Thoughts on the Current Outlook

Three Key Thoughts:

  •     Recession?  What recession…

  •     Dollar bulls run out of steam

  •     Europe: Opportunity in chaos? 

On February 9th, we published a piece in this space entitled “Markets on Recession Watch.”  In it, we noted that the US financial markets were strongly reacting to the possibility of an impending recession, induced by a credit crisis in the energy sector.  Yet, as we noted, several key ingredients for a recession were missing: an inverted yield curve, a consumer pullback and high energy prices.

Three days after publication, on the back of stabilizing energy prices, stocks and credit spreads began a big reversal.  By quarter end, stocks had more than made up the 10+% loss posted in the first several weeks of the year, finishing in positive territory for the quarter.  Similarly, high yield bonds turned in a solidly positive quarter after an abysmal start.  

As if on cue, subsequent economic reports showed solid consumer income and spending, supported by a strong employment outlook.  However, oil prices have not been able to hold their strong rally.  It is too soon to tell if this is just a “too far too fast” pause or a resumption of the oil bear market.  Regardless, the negative impact of low energy prices on the credit markets will continue for some time, with the ever present possibility of spillover effects. 

On the positive side, the employment picture continues to improve on several fronts.  After falling consistently since 2009, the labor force participation rate has ticked up for the last few months, as a large number of previously sidelined potential workers rejoined the labor force.  In addition, we are finally seeing some wage growth.  This well could be the beginning of a stronger move up in employment costs, something the Federal Reserve has been predicting (too early) for some time.  

Meanwhile, aggregate GDP growth for the first quarter will look somewhat weak but it will be positive and not materially out of the 1.5% vicinity that we believe is now normal.  With growth this low, there is always a heightened risk that unexpected events could throw us into recession.  We need to get accustomed to living with this risk.  

Long time readers will recall our continued preference for non-US stock markets, primarily for valuation reasons.  With few exceptions, this preference has brought much disappointment as international stocks have dramatically underperformed their US counterparts over the last several years.  

The first quarter continued this trend, with the surprising exception of emerging markets.  Higher oil prices, dollar weakness and potential political change in Brazil all provided sparks to both the currencies and the stocks.  Further easing announcements by the European Central Bank and the Bank of Japan brought strength, not weakness, to the Euro and the Yen.  Unfortunately, this reaction says more about the perceived impotence of central bankers than it does about the success of their policies.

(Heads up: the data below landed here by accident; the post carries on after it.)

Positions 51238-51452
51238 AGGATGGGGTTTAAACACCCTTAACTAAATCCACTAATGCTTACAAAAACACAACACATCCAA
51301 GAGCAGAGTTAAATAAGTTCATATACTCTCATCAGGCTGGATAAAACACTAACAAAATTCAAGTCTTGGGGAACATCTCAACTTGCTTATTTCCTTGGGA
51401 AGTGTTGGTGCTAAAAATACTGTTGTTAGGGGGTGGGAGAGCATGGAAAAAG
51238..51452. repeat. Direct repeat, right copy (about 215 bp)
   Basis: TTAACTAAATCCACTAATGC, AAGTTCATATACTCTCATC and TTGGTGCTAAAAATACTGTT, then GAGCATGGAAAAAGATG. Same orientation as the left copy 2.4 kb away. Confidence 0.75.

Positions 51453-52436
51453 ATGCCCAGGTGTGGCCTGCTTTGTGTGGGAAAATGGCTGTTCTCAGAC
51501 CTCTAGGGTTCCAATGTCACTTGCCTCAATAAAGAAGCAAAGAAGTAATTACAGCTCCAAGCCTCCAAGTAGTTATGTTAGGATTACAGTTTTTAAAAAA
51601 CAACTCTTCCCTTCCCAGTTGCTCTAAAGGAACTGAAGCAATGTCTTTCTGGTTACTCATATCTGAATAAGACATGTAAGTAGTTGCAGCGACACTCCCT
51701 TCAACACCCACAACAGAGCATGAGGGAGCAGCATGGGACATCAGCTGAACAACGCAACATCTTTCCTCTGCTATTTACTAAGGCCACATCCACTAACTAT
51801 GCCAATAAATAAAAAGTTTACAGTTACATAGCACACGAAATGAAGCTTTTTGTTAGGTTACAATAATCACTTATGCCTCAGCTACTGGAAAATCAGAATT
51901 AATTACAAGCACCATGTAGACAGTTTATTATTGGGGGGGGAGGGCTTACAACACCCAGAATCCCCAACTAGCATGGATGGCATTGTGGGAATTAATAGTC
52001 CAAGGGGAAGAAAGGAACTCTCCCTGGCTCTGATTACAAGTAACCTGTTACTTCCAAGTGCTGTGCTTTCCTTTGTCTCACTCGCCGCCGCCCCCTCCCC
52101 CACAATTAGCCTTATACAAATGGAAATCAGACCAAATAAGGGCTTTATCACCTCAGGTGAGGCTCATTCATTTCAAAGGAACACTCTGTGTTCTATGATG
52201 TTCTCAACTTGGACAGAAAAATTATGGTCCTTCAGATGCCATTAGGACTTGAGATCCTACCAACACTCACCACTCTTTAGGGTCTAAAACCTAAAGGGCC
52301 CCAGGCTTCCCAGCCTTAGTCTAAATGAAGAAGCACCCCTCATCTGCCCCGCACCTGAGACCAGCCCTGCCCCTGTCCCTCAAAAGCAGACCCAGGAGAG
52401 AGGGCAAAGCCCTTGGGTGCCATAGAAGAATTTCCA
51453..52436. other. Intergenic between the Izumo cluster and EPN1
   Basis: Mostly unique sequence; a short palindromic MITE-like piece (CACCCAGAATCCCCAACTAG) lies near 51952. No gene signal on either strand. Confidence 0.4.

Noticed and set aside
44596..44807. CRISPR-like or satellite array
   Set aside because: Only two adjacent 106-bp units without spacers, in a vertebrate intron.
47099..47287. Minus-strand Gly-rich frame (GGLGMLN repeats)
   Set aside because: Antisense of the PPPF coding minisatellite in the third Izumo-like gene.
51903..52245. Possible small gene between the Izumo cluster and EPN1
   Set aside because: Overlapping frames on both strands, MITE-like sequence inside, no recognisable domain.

China’s capital flight “crisis,” which naysayers were using to predict a major devaluation of the Yuan, has seemingly vanished as recent reports show a rebuilding of currency reserves.  Add all of these developments up and the US dollar took a beating in the first quarter.  We believe this was overdue, after a very long winning streak for the greenback. That said, we don’t think the dollar is in for prolonged weakness either, just some stabilization.  

We have previously noted our concern about the long term effects of the Syrian refugee crisis on Europe and the resulting implications for managing the Eurozone economies.  The recent, tragic terror attacks in Paris and Brussels have highlighted weaknesses in the open border system and the still strongly nationalistic views about how to respond.  Unfortunately, also highlighted is the inability of the bloc to respond to the crisis in any unified way.  

The Eurozone economy remains on fragile ground, still in the early stages of recovery from a series of small recessions after the Great Recession of 2007-2009.  An upcoming referendum by Great Britain on its membership in the European Union adds to an already uncertain environment.  For the last several years, reports of the imminent demise of common currency were overblown (often authored by those outside the currency regime cheering for its failure).  We have believed that the central players (Germany and France, most importantly) would figure out a way to make the experiment work given their overarching objective of internal peace.   However, the schisms laid bare by the refugee crisis and exacerbated by terrorism shake our optimism.  We hope these challenges become a unifying, not dividing, force.  

Last quarter, we summarized our outlook by saying that this “leaves us with lots of potential sources of volatility and not many sources of great prospective returns.”  Little did we know how prophetic this would be of the first quarter of 2016!   The combination of low expected future returns and high risk is not a hospitable environment for investors.  Among individual stocks, we are focused on companies that can grow revenue and profits at healthy rates even in a slow growth environment.   Finally, we are adding to investments in hedged strategies that control risk, as we expect the markets to continue to be volatile.   

April 7, 2016              © Essential Investment Partners, LLC             All Rights Reserved